Changes to the Capital Gains Inclusion Rate and to Alternative Minimum Tax (“Amt”): Potential Issues and Things to Consider

May 16, 2024
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Effective for capital gains realized after June 24, 2024, proposals contained in federal Budget 2024 will (if enacted) increase the capital gains inclusion rate for corporations and trusts to two-thirds from one-half. For individuals, the inclusion rate will increase to two-thirds on the portion of net capital gains earned in the year in excess of a $250,000 threshold, and below that threshold, capital gains will remain subject to the current one-half inclusion rate. This threshold does not apply to corporations or trusts.

Budget 2024 also proposes to make additional amendments to the AMT amendments that were previously announced in Budget 2023.

In a nutshell, AMT is a parallel tax regime that applies to individuals and most trusts, and these taxpayers will pay the higher of their “regular” tax or their AMT. If paying AMT, the difference between the AMT amount and regular tax can be carried-over (ie. recovered) and applied as a credit against regular tax for seven years, so long as the taxpayer has sufficient regular tax to pay.

The key changes to AMT are:

  • an increase in the AMT rate to 20.5% (up from 15%);
  • the inclusion of 100% of capital gains earned in the year (up from 80%);
  • a decrease in the AMT credit for donations to 80% of the regular tax credit (down from 100%).

These changes are causing some confusion and we have identified the following issues based on client situations that we have encountered:

1. Timing of gains for trusts and partnerships:

Trusts and partnerships that have realized capital gains during their fiscal period, allocate these gains to their beneficiaries or partners at the end of the year. It remains unclear whether a capital gain realized by a trust or partnership before June 25, 2024 will be “timestamped” when allocated to the beneficiaries or partners at the end of the year such that it will remain taxable at the one-half inclusion rate or at the two-thirds inclusion rate.

It should be noted that the CBA-CPA Joint Committee on Taxation has made a submission to the Department of Finance that includes a proposal that a capital gain realized by a trust and a partnership be “timestamped” such that a capital gain realized prior to June 25, 2024 be subject to a one-half inclusion rate in the hands of a beneficiary or partner, as the case may be.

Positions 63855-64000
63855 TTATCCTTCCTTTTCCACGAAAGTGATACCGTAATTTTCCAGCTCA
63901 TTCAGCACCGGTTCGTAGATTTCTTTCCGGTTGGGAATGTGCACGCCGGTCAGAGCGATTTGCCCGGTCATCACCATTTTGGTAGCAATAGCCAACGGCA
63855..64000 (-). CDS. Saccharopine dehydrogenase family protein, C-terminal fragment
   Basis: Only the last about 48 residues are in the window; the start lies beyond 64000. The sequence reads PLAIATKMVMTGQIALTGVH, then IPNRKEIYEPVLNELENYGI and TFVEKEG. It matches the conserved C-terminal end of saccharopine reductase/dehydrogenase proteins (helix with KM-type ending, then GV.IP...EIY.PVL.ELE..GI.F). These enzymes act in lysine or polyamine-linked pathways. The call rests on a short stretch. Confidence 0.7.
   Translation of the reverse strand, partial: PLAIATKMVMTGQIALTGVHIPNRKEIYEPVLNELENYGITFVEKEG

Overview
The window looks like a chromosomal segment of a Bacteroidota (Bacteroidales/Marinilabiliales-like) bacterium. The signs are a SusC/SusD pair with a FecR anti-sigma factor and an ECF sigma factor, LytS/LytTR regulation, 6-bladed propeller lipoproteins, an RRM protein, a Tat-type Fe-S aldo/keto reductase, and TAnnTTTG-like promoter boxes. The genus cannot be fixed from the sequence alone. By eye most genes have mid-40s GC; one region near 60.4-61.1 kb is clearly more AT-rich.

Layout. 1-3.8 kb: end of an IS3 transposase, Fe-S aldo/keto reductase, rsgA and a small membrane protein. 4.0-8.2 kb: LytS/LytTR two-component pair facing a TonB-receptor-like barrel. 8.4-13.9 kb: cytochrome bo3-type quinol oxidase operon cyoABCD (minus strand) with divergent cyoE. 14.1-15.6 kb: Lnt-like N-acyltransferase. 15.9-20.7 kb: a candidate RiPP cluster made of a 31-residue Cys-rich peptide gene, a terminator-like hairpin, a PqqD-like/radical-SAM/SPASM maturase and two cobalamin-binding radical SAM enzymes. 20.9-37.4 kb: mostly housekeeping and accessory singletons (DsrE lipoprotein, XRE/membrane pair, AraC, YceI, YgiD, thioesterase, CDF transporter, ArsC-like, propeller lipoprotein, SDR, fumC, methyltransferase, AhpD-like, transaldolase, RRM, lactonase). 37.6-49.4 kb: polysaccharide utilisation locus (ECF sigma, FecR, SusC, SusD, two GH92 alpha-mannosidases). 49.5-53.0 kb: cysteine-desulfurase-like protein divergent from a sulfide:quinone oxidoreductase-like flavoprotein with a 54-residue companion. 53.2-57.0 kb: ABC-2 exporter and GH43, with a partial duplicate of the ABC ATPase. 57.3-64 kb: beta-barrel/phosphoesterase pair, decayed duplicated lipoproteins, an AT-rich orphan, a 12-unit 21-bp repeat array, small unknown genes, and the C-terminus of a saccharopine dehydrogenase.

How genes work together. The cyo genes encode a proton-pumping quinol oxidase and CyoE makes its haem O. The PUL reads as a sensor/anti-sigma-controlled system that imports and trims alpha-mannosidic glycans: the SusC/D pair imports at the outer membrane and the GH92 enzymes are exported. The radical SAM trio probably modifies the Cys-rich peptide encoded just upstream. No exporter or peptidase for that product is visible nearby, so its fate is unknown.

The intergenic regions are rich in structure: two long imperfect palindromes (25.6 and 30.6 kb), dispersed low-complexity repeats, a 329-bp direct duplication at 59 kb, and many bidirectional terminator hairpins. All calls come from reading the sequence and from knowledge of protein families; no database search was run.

2. Capital gains reserves

Where capital gains are realized and there is a balance of sale owing to the vendor, the vendor can claim a “reserve” in order to pay tax on the amount of the gain actually received in the year (subject to certain rules beyond the scope of this article). The reserve amount is then brought back into income by the vendor in the following year. It remains unclear whether reserves brought back into income in subsequent years, for gains realized prior to June 25, 2024, will be included at the one-half inclusion rate or the two-thirds inclusion rate and whether the taxpayer (if an individual) will benefit from a new $250,000 exemption amount each year.

3. Employee stock option 110(1)(d) and (d.1) deduction

Simplified, the deductions under paragraphs 110(1)(d) and (d.1) of the Income Tax Act (Canada), provide employees who have been granted stock options by their employers a 50% deduction against their taxable stock option benefits. Budget 2024 proposes to reduce the 110(1)(d) and (d.1) deduction from one-half to one-third in lockstep with the increase in the capital gains inclusion rate such that the effective inclusion rate of the combined stock option benefit and capital gains on the disposition of the optioned shares equals to roughly two thirds (or slightly less given the $250,000 exemption that will remain taxed at the current one-half inclusion rate). Questions remain as to whether options that are exercised prior to June 25, 2024 will benefit from the one-half deduction where the optioned shares are sold after June 24, 2024.

4. Flow-through Shares AMT impact

As a result of the AMT changes outlined above; namely, the increased capital gains inclusion rate to 100% for AMT purposes, the “flow-through deduction” being subject to the higher AMT rate of 20.5%, up from 15%, and the decrease of the AMT donation credit inclusion rate from 100% to 80%, flow-through share investors may now have an AMT liability.

It is anticipated that detailed transitional rules will be released by the Department of Finance that are likely to address some of these issues.

If you have any questions about this article, please contact the authors or a member of our tax team.

This publication is intended for general information purposes only and should not be relied upon as legal advice.

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